Polmont report highlights mental health failings

A review of mental health provision following two suicides at Polmont Young Offenders’ Institution has identified systemic failings and a lack of attention to those at risk.

William Lindsay took his own life at Polmont YOI last year

HM Inspectorate of Prisons for Scotland (HMIPS) was asked to carry out the work following the deaths last year of William Lindsay, 16, and Katie Allan, 21.

The report highlighted a “lack of proactive attention” to the needs, risk and vulnerabilities of those on remand and in the early days of custody.

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And it identified “systemic inter-agency shortcomings” in the way information is shared across the justice system, inhibiting the management and care of young people.

William, who was being held on remand, took his own life within 48 hours on being placed in Polmont, despite being flagged as a suicide risk.

An evidence review carried out for the HMIPS report found Scotland consistently has a higher prison suicide rate than England and Wales, with the number of inmates taking their own lives on the rise.

It also found that more than two-thirds of suicides of young people take place within three months of the person being detained.

The report made a total of 80 recommendations and seven key recommendations, including the minimisation of social isolation during the early weeks in custody and the introduction of a bespoke suicide and self-harm strategy for young people.

HM Chief Inspector of Prisons for Scotland, Wendy Sinclair-Gieben, said: “Firstly, HMIPS would like to offer our sincere condolences to the family of Katie Allan and William Lindsay, whose deaths gave rise to this expert review.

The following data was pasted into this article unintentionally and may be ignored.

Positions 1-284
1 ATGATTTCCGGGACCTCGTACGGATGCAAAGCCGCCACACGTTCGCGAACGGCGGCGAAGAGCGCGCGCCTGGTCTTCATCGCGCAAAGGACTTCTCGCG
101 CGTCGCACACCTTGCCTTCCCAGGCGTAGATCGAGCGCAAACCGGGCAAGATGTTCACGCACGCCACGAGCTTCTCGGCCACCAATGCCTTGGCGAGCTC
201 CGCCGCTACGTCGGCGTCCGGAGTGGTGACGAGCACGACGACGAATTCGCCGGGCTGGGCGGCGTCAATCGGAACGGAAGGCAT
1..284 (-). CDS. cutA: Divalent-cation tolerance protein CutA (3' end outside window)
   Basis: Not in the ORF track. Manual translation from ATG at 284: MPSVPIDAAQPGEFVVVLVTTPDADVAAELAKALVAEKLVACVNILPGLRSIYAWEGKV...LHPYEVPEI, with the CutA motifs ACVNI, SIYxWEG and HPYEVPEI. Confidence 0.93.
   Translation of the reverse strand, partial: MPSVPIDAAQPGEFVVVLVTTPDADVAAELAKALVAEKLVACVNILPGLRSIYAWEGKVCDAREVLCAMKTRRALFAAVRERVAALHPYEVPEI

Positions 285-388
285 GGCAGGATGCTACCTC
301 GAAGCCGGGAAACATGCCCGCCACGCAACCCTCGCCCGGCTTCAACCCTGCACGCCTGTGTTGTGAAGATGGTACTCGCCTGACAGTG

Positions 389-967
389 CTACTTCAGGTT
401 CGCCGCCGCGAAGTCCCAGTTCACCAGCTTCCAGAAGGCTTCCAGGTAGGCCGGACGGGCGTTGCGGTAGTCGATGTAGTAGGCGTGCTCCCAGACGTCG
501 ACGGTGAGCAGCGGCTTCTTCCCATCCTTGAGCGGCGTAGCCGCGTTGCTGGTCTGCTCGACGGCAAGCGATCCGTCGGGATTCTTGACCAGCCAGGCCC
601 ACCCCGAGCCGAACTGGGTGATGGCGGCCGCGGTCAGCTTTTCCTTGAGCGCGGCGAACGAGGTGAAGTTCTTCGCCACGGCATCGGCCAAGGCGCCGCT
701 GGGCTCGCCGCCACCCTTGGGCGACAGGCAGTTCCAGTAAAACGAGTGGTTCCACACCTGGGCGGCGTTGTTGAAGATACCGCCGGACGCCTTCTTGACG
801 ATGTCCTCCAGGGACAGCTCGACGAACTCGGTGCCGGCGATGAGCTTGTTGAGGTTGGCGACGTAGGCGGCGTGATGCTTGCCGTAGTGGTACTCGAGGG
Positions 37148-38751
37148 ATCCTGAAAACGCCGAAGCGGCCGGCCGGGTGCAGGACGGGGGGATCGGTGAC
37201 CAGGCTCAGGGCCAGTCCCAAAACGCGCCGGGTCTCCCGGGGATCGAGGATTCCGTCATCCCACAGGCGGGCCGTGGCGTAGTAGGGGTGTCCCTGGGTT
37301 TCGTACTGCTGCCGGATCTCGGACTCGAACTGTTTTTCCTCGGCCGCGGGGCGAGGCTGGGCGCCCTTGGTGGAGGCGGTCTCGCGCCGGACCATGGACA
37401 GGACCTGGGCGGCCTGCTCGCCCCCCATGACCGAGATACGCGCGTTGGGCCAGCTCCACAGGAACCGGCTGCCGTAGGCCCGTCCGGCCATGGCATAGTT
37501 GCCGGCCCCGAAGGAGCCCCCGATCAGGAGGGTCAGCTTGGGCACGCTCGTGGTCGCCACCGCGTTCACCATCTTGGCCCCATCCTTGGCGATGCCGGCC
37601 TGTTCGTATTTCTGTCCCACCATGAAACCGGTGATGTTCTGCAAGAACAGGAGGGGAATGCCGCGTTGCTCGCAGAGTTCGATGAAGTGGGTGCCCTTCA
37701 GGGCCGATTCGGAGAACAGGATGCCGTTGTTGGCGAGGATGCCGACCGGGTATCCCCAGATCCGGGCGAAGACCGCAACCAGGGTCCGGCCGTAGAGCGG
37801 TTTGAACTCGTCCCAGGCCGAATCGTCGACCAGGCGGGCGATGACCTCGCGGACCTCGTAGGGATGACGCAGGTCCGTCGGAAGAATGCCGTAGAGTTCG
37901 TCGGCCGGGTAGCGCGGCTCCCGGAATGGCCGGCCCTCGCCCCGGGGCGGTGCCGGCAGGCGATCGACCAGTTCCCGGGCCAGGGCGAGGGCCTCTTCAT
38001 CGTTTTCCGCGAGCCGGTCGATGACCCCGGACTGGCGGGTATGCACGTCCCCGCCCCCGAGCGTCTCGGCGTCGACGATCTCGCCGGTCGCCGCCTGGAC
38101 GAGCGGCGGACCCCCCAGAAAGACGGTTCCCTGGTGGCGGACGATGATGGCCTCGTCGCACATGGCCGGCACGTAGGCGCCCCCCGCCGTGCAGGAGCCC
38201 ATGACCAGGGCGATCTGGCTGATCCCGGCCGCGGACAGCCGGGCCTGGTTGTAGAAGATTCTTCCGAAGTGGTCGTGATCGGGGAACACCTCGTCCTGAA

“It is important to note that this review explored the wider issues of young people entering custody; we were not asked to consider the specific circumstances or details of individual cases.”

She added: “What has become clear in the evidence review and accompanying academic research is that being traumatised, being young, being held on remand and being in the first three months of custody increases the risk of suicide.”

The parents of Katie Allan welcomed the review, but said an inspection report, also published yesterday, which described Polmont as a “leading-edge prison” was “delusional and desperate”.

Linda Allan said: “We appreciate that there has been a great deal of work that has gone into the mental health review which involved a number of supporting organisations and in a short period of time.

“However we are deeply disappointed by the HMIPS inspection report, which we see as a missed opportunity and a desperate attempt to cover up the Scottish Prison Service’s (SPS) failures which led to our daughter Katie taking her life.”

Scottish Labour said the report showed young people are being “let down” by the prison system, while the Lib Dems described the situation as a “mental health emergency”.

Justice secretary Humza Yousaf, who asked for the review to be carried out, said: “We take the mental wellbeing of people in prison very seriously and while the numbers of suicides by young people in custody are small, no death should be regarded as inevitable. Any suicide in custody is a tragedy that has a profound effect on family and friends, as well as prison staff, and my thoughts are with all those who have lost loved ones to suicide.”

A SPS spokesman said: “The safety and wellbeing of everyone in our care continues to be a priority for SPS and work is already underway to strengthen the support available.”